Where does America stand, as far as the learning of digital literacy? Which countries around the world can we learn more from?
America stands on the brink of disaster. Don't be fooled by the mythology of the "digital native." Just because young people grow up Texting, Facebooking, Snapchatting and Instagramming doesn't mean that they have more than a superficial knowledge of the five literacies I described above. Not only do most schools fail to teach these literacies, many schools fear that young people will misbehave online, so they ban Internet access! I don't pretend to know much about the international situation, but I believe that technology has moved so much faster than education systems that this is a global problem.
What are some of the biggest traps and distractions on the Net that block our ability to use it for educationally beneficial purposes?
Commercial "education" enterprises and apps often apply the older broadcast models in a world where networked peer-to-peer learning is becoming the norm. The lack of control of quality of information puts the burden on the consumer of information. But the traps and distractions aren't aspects of the technology so much as they are aspects of know-how -- it's a literacy crisis, not entirely a technology crisis.
You promote a use of social media that is intelligent, humane, and mindful. Judging by the direction social media appears to be going overall, would you say that it will become increasingly challenging to achieve these goals?
Yes. Until parents, teachers, and schools start teaching these literacies, people are going to misuse digital resources.
What are some of your top tips for teachers and parents?
Encourage critical thinking -- ask students to find questionable and reliable websites and tell you why they are.
Encourage attention to attention -- when you open your laptop in class or look at the screen of your phone, try asking yourself why you are doing it.
Encourage participation -- comment on a blog, make a correction on Wikipedia, reblog on Tumblr.
Encourage collaboration -- work on a collaborative document, participate in a virtual community.
The MacArthur Foundation's Digital Media and Learning project asked me to find and interview educators who are innovating in the use of digital media in learning. I wrote brief blog posts and created short video interviews with more than 70 educators.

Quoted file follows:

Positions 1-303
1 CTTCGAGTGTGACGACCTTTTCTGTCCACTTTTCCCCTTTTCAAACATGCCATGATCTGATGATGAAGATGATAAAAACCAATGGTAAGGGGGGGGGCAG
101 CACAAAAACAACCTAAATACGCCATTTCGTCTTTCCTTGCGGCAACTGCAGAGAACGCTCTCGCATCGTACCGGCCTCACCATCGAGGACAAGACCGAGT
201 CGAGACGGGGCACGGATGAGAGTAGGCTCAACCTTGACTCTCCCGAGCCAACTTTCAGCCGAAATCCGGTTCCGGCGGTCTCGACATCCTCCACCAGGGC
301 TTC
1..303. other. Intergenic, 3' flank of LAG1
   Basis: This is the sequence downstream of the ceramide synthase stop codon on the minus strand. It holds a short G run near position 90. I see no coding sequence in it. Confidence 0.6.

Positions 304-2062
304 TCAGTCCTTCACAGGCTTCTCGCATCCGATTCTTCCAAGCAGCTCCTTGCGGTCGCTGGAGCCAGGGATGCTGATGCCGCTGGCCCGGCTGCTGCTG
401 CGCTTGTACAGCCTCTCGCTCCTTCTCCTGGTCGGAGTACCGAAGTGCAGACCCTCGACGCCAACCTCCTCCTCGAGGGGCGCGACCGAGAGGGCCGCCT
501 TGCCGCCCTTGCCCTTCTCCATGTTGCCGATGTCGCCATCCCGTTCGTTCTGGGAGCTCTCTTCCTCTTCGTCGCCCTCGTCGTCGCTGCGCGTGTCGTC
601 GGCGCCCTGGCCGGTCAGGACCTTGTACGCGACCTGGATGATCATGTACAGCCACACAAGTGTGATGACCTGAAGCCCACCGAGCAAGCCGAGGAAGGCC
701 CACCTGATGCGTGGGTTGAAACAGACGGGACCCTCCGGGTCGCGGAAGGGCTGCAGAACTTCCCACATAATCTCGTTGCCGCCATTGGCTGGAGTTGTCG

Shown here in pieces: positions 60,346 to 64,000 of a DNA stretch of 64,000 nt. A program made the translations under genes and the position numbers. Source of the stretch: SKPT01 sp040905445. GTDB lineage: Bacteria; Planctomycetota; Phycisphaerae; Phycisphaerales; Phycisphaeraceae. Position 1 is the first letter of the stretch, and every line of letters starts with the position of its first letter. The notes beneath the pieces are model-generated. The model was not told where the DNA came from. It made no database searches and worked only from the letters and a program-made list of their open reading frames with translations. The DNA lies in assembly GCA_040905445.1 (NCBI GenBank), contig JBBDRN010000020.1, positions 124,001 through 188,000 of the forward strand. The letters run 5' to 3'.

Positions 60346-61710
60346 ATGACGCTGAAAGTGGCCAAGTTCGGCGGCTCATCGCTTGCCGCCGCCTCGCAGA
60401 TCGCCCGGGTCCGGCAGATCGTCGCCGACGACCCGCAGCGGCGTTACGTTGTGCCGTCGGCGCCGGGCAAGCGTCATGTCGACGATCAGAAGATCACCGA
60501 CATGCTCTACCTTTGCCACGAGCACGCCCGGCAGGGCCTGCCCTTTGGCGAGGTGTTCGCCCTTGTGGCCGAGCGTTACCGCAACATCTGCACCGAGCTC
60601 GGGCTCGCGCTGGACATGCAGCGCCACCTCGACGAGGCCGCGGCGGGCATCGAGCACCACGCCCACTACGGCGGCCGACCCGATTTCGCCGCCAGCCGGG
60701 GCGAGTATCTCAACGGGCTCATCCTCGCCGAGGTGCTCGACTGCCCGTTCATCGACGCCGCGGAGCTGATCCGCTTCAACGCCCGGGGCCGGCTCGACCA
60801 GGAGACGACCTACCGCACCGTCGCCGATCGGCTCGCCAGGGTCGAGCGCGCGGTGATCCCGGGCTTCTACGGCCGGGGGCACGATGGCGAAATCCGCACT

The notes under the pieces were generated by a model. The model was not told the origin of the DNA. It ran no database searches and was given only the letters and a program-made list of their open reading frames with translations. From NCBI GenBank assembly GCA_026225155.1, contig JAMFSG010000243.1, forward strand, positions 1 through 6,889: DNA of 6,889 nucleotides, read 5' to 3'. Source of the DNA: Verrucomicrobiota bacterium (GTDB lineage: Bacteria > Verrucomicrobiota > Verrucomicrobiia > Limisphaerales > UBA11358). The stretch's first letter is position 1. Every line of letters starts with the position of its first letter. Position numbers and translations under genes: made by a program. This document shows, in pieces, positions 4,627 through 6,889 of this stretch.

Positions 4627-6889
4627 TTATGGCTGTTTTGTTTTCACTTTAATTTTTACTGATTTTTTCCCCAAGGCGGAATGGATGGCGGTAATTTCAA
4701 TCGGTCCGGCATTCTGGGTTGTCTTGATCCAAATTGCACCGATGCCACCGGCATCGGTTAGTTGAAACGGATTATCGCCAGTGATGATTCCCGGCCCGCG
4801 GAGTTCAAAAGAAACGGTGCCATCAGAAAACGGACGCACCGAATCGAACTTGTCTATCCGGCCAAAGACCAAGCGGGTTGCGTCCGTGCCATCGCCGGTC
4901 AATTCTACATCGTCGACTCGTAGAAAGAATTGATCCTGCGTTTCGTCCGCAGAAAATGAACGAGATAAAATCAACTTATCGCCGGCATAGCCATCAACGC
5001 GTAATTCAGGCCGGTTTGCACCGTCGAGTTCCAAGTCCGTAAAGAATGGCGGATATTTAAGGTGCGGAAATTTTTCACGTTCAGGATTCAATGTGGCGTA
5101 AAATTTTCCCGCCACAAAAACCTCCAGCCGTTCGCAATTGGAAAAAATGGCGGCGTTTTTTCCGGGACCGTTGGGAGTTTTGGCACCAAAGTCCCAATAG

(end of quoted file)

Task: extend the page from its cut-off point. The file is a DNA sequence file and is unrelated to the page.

You note that the keys to good digital literacy are attention, participation, collaboration, critical consumption of information (or "crap detection"), and network smarts. Can you share some examples of how (and where) these skills are being well taught in classrooms?
Well, I did teach a course at Stanford: http://socialmediaissues.net
(All photos are courtesy of Howard Rheingold)
Join me and globally renowned thought leaders including Sir Michael Barber (UK), Dr. Michael Block (U.S.), Dr. Leon Botstein (U.S.), Professor Clay Christensen (U.S.), Dr. Linda Darling-Hammond (U.S.), Dr. MadhavChavan (India), Professor Michael Fullan (Canada), Professor Howard Gardner (U.S.), Professor Andy Hargreaves (U.S.), Professor Yvonne Hellman (The Netherlands), Professor Kristin Helstad (Norway), Jean Hendrickson (U.S.), Professor Rose Hipkins (New Zealand), Professor Cornelia Hoogland (Canada), Honourable Jeff Johnson (Canada), Mme. Chantal Kaufmann (Belgium), Dr. EijaKauppinen (Finland), State Secretary TapioKosunen (Finland), Professor Dominique Lafontaine (Belgium), Professor Hugh Lauder (UK), Lord Ken Macdonald (UK), Professor Geoff Masters (Australia), Professor Barry McGaw (Australia), Shiv Nadar (India), Professor R. Natarajan (India), Dr. Pak Tee Ng (Singapore), Dr. Denise Pope (US), Sridhar Rajagopalan (India), Dr. Diane Ravitch (U.S.), Richard Wilson Riley (U.S.), Sir Ken Robinson (UK), Professor Pasi Sahlberg (Finland), Professor Manabu Sato (Japan), Andreas Schleicher (PISA, OECD), Dr. Anthony Seldon (UK), Dr. David Shaffer (U.S.), Dr. Kirsten Sivesind (Norway), Chancellor Stephen Spahn (U.S.), Yves Theze (LyceeFrancais U.S.), Professor Charles Ungerleider (Canada), Professor Tony Wagner (U.S.), Sir David Watson (UK), Professor Dylan Wiliam (UK), Dr. Mark Wormald (UK), Professor Theo Wubbels (The Netherlands), Professor Michael Young (UK), and Professor Minxuan Zhang (China) as they explore the big picture education questions that all nations face today.
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C. M. Rubin is the author of two widely read online series for which she received a 2011 Upton Sinclair award, "The Global Search for Education" and "How Will We Read?" She is also the author of three bestselling books, including The Real Alice in Wonderland, is the publisher of CMRubinWorld, and is a Disruptor Foundation Fellow.